However, unlike group therapy where all members are clients, the ethical dilemma in family therapy is determining who is the client of focus. Gottlieb, Lasser, and Simpson mention in a few examples that it is often difficult to pinpoint one issue because there may be many issues to address with each individual and that treating them altogether may be ineffective. The authors also mention that confidentiality can also become an issue especially regarding couple’s therapy because the therapist may be obligated to keep some information from one member of the couple (Gottlieb, Lasser, & Simpson, 2008). This becomes even more complicated when regarding children. “For example, parents may be given information regarding their child but not necessarily be provided personal details that the cold would prefer to remain private, (Gotllieb, Lasser, & Simpson, 2008). The same can apply to adults in which the therapist may excuse children from therapy discussions that include adult matters, such as the couple’s sexual relationship.
With individual therapy, the therapist mostly has to consider boundaries. Bardick and Willment mention that professional boundaries can be crossed more easily with access to cellular phones and social media. It is very possible that clients can access a therapist’s information on social media and contact them which puts the therapist at risk for developing a dual relationship with the client. Cellular phones have their risks and benefits. It can allow for clients to have prompt access to their therapist. “Although therapist availability may be considered a benefit, it is also a limitation, as clients may call or send text messages any time of day or night, which infringes on the counselor’s personal time, (Yonan, Bardick, and Willment, 2011)
The sources I have provided are scholarly because the sources are evidence-based and are obtained from journals specifically pertaining to psychology and psychotherapy. All can be cited in the APA format for journal articles. I have also included a reference from the APA Handbook of Ethics in Psychology.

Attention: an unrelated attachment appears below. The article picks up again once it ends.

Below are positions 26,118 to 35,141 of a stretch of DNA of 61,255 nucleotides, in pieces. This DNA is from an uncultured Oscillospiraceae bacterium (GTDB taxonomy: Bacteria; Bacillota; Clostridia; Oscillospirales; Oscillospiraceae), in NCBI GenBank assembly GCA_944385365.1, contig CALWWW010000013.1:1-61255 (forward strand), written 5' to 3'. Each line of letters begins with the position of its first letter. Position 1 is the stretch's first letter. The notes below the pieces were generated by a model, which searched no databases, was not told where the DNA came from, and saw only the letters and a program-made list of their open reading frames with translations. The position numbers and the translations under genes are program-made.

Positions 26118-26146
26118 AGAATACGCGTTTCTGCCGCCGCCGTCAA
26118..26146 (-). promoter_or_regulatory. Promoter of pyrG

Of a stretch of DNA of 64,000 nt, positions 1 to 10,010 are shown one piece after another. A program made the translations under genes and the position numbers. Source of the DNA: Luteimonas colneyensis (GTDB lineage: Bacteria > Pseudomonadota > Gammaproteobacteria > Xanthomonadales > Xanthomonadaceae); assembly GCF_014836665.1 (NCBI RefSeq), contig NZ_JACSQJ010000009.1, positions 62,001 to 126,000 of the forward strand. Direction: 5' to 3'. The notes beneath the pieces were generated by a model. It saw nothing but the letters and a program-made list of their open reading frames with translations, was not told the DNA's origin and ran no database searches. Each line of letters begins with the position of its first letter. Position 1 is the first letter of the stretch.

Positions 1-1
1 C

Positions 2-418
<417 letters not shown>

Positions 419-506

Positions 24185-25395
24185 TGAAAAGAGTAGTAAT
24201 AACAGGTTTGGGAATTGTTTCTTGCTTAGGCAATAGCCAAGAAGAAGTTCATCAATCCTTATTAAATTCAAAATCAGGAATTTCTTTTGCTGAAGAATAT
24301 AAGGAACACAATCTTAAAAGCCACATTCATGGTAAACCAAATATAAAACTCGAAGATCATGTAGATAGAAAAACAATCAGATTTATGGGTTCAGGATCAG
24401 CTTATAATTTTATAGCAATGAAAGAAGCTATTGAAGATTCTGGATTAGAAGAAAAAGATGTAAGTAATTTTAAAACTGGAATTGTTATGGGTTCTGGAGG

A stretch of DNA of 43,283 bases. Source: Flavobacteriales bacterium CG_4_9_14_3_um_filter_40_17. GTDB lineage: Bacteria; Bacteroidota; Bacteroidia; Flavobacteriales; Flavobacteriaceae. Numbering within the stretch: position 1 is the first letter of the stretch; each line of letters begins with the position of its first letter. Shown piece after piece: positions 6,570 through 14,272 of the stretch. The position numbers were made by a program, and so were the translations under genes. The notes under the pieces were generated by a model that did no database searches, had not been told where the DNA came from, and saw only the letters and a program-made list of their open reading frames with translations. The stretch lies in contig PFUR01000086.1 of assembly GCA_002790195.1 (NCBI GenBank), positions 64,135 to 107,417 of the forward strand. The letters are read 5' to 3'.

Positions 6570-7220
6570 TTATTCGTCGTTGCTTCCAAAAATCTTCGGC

Gottlieb, M.C., Lasser, J., Simpson, G.L. (2008) Legal and Ethical Issues in Couple Therapy. In A.S. Gurman (Eds.), Clinical Handbook of Couple Therapy (4th ed.). Guilford Press
Kim, S. & Cardemil, E. (2013) Effective psychotherapy with low-income clients: The importance of attending to social class. Journal of Contemporary Psychotherapy, 42(1), 27-35. doi:10.1007/s10879-011-9194-0
Knauss, L.K. & Knauss, J.W. (2011) Ethical issues in multiperson therapy. In S.J. Knapp, M.C. Gottlieb, M.M. Handelsman, & L.D. VandeCreek (Eds.) APA Handbooks in Psychology (Vol.2) American Psychological Association
Koç, V. & Kafa, G. (2018) Cross-cultural research on psychotherapy: The need for a change. Journal of Cross-Cultural Psychology, 50(1), 100-115. doi: 10.1177/00220221118806557
Stojek, M.M, McSweeney, L.B., & Rauch, S.A.M. (2018) Neuroscience informed prolonged exposure practice: increasing efficiency and efficacy through mechanisms. Frontiers in Behavioral Neuroscience. https://doi.org/10.3389/fnbeh.2018.00281
Wheeler, K. (Ed.). (2020) Psychotherapy for the advanced practice psychiatric nurse: A how-to guide for evidence-based practice (3rd ed.). Springer Publishing
Yonan, J., Bardick, A.D., & Willment, J.H. (2011) Ethical decision making, therapeutic boundaries, and communicating using online technology and cellular phones. Canadian Journal of Counseling and Psychotherapy, 45(4), 307-326. Retrieved from https://files.eric.ed.gov/fulltext/EJ956975.pdf